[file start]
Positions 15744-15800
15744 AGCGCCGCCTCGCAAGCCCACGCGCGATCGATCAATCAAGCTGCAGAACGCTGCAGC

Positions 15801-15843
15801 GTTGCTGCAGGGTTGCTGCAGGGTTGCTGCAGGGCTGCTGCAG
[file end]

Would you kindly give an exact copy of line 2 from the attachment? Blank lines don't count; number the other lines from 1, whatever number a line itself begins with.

15744 AGCGCCGCCTCGCAAGCCCACGCGCGATCGATCAATCAAGCTGCAGAACGCTGCAGC